As audiences are increasingly no longer solely listeners but also active producer-consumers, and as video games and other interactive systems increasingly permeate our daily lives, understanding interactivity and its impact on the audience has never been more important. A collection of newly commissioned chapters on interactivity in music and sound edited by preeminent scholars in the field, this book marks the beginning of a journey into understanding the ways in which we interact with sound, and offers a new set of analytical tools for the growing field of interactive audio. What does it mean to interact with sound? How does interactivity alter our experience as creators and listeners? What makes interactive audio different from non-interactive audio? Where does interacting with audio fit into our understanding of sound and music? What does the future hold for interactive media when it comes to our musical and sonic experiences? And how do we begin to approach interactive audio from a theoretical perspective?
The Oxford Handbook of Interactive Audio answers these questions by exploring the full range of interactive audio in video games, performance, education, environmental design, toys, and artistic practice. Examining these questions from a range of approaches - technological, emotional, psychological, and physical - the book provides a thorough overview of the fascinating experience of interactive sound.
Karen Collins is Canada Research Chair in Interactive Audio in the Canadian Centre of Arts and Technology, University of Waterloo. She is the author of Game Sound (MIT Press 2008), which won the International Association for the Study of Popular Musics biennial book award in 2009, and the editor of From Pac-Man to Pop Music (Ashgate 2008). Bill Kapralos is an Assistant Professor in the Game Development and Entrepreneurship Program at the University of Ontario Institute of Technology. Holly Tessler is an Assistant Professor in the Music Industries program at Northeastern University. She is the co-editor of Sounds of the Overground (University of Turku, 2010) and has published widely on music and game industry issues.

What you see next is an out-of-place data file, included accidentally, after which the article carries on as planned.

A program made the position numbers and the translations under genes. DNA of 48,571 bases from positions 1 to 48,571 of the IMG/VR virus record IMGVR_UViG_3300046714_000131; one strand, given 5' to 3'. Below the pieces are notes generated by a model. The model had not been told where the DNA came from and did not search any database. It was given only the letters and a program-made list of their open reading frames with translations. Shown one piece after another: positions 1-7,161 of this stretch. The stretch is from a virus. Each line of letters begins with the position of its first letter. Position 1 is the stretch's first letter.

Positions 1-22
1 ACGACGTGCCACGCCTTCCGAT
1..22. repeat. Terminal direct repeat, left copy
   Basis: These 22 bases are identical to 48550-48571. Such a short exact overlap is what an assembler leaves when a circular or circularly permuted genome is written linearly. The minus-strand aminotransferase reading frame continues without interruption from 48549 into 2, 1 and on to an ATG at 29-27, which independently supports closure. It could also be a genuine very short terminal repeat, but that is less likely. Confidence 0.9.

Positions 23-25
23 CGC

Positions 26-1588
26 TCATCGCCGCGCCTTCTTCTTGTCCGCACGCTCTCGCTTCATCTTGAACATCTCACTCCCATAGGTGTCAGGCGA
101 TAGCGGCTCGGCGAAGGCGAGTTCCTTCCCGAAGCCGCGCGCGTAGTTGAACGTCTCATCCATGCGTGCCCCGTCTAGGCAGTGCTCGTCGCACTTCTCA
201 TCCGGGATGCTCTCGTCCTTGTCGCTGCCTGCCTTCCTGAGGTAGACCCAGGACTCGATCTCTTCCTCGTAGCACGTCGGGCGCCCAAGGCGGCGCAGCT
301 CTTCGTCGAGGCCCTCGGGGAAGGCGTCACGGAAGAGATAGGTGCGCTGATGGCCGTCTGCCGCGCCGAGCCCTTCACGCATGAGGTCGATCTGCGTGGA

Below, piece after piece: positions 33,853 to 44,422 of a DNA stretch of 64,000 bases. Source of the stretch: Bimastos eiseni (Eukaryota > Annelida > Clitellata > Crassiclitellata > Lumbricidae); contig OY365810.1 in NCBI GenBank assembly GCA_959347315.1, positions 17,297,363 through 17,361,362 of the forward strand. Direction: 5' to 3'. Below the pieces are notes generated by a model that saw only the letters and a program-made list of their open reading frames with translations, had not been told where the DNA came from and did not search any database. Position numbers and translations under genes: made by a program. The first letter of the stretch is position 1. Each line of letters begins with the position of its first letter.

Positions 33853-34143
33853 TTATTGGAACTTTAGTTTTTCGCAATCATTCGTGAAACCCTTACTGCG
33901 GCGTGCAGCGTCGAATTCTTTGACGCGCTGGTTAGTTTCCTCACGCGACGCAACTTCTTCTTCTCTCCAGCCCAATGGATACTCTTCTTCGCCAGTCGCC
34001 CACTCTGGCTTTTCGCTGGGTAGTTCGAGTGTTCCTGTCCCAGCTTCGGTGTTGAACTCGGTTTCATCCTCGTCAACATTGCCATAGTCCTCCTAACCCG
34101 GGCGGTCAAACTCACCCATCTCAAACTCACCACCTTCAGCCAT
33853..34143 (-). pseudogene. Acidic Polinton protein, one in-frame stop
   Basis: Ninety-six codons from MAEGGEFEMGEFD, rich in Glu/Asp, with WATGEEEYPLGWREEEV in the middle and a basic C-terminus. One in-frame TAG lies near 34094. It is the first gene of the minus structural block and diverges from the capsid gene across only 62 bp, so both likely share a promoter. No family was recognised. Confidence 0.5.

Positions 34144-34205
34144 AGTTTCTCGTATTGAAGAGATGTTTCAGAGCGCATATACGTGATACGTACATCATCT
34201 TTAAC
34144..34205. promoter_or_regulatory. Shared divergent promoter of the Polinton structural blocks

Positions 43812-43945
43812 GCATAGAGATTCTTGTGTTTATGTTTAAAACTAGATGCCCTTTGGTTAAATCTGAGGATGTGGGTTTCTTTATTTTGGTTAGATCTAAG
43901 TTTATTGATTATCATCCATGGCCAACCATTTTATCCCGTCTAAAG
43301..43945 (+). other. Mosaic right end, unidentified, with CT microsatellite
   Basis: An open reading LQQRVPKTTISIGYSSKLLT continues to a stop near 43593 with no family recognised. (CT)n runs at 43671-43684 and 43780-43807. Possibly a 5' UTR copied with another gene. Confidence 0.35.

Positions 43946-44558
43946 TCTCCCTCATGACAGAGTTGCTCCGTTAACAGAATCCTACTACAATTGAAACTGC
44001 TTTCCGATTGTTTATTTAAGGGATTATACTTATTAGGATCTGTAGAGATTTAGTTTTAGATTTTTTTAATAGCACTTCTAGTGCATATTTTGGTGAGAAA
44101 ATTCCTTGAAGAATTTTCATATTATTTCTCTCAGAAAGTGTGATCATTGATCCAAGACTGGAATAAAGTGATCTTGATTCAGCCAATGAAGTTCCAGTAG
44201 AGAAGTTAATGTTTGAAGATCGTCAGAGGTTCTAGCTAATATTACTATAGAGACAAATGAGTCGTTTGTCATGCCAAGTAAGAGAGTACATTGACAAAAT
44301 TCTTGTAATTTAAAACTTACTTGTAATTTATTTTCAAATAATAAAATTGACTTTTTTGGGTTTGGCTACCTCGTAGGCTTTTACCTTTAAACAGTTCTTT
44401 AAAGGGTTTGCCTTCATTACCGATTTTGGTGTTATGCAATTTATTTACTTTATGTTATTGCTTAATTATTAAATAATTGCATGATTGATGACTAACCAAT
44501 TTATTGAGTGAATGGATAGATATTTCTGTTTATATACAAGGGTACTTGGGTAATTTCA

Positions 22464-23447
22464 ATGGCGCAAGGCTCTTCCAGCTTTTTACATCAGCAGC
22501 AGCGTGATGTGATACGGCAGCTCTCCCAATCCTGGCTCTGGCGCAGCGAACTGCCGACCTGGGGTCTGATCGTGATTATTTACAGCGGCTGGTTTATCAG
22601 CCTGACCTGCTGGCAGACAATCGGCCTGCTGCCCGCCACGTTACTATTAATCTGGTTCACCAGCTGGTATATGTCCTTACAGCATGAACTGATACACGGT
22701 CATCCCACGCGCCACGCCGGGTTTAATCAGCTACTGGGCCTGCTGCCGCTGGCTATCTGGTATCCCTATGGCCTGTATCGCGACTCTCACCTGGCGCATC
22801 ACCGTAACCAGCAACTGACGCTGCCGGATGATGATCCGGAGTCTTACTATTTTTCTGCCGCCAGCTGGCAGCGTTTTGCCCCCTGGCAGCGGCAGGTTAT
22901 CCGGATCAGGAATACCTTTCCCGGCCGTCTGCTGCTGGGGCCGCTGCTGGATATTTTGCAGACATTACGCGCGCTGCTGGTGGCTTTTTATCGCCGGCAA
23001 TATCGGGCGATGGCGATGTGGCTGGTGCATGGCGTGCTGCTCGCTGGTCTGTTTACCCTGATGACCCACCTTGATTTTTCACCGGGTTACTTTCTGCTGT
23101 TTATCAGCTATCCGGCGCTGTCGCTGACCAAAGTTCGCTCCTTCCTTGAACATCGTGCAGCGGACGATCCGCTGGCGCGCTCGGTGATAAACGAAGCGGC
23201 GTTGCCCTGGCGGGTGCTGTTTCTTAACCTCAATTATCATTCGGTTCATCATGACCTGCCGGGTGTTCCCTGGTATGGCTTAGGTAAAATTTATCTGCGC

Introduction (Karen Collins, Holly Tessler and Bill Kapralos) ; List of Acronyms Commonly Found in the Handbook ; List of Software Found in the Handbook ; List of Games Found in the Handbook ; List of Contributors ; Section 1: Interactive Sound in Practice ; Chapter 1 Spatial Reconfiguration in Interactive Video Art (Holly Rogers) ; Chapter 2 Navigating Sound: Locative and Translocational Approaches to Interactive Audio (Nye Parry) ; Chapter 3 Defining Sound Toys: Play as Composition (Andrew Dolphin) ; Chapter 4 Thinking More Dynamically about Using Sound to Enhance Learning from Instructional Technologies (M.J. Bishop) ; Chapter 5 Acoustic Scenography and Interactive Audio: Sound Design for Built Environments (Jan Paul Herzer ) ; Section 2: Videogames and Virtual Worlds ; Chapter 6 The Unanswered Question of Musical Meaning: A Cross-Domain Approach (Tom Langhorst) ; Chapter 7 How can Interactive Music be Used in Virtual Worlds like World of Warcraft? (Jon Inge Lomeland) ; Chapter 8 Sound and the Videoludic Experience (Guillaume Roux-Girard) ; Chapter 9 Designing a Game for Music: Integrated Design Approaches for Ludic Music and Interactivity. (Richard Stevens and Dave Raybould) ; Chapter 10 Worlds of music: Strategies for creating music-based experiences in videogames (Melanie Fritsch) ; Section 3: The Psychology and Emotional Impact of Interactive Audio ; Chapter 11 Embodied Virtual Acoustic Ecologies of Computer Games (Mark Grimshaw and Tom Garner) ; Chapter 12 A Cognitive Approach to the Emotional Function of Game Sound (Inger Ekman) ; Chapter 13 The Sound of Being There: Presence and Interactive Audio in Immersive Virtual Reality (Rolf Nordahl and Niels C. Nilsson) ; Chapter 14 Sonic interactions in multimodal environments: An overview (Stefania Serafin) ; Chapter 15 Musical Interaction for Health Improvement (Anders-Petter Andersson and Birgitta Cappelen) ; Chapter 16 Engagement, Immersion and Presence: The role of audio interactivity in location-aware sound design (Natasa Paterson and Fionnuala Conway) ; Section 4: Performance and Interactive Instruments ; Chapter 17 Multisensory Musicality in Dance Central (Kiri Miller) ; Chapter 18 Interactivity and Liveness in Electroacoustic Concert Music (Mike Frengel) ; Chapter 19 Skill in Interactive Digital Music Systems (Michael Gurevich) ; Chapter 20 Gesture in the Design of Interactive Sound Models (Marc Ainger and Benjamin Schroeder) ; Chapter 21 Virtual Musicians and Machine Learning (Nick Collins) ; Chapter 22 Musical Behavior and Amergence in Technoetic and Media Arts (Norbert Herber) ; Section 5 Tools and Techniques ; Chapter 23 Flow of Creative Interaction with Digital Music Notations (Chris Nash and Alan F. Blackwell) ; Chapter 24 Blurring Boundaries, Trends and Implications in Audio Production Software Developments. (David Bessell) ; Chapter 25 Delivering Interactive Experiences Through the Emotional Adaptation of Automatically Composed Music (Maia Hoeberechts, Jeff Shantz, and Michael Katchabaw) ; Chapter 26 A Review of Interactive Sound in Computer Games: Can Sound Affect the Motoric Behavior of a Player? (Niels Bottcher and Stefania Serafin) ; Chapter 27 Interactive Spectral Processing of Musical Audio (Victor Lazzarini) ; Section 6 The Practitioner's Point of View ; Chapter 28 Let's Mix it up: Interviews Exploring the Practical and Technical Challenges of Interactive Mixing in Games (Helen Mitchell) ; Chapter 29 Our Interactive Audio Future (Damian Kastbauer) ; Chapter 30 For the Love of Chiptune (Leonard J. Paul) ; Chapter 31 Procedural Audio Theory and Practice (Andy Farnell) ; Chapter 32 Live Electronic Preparation: Interactive Timbral Practice (Rafal Zapala) ; Chapter 33 New Tools for Interactive Audio, and What Good they Do. (Tim van Geelen)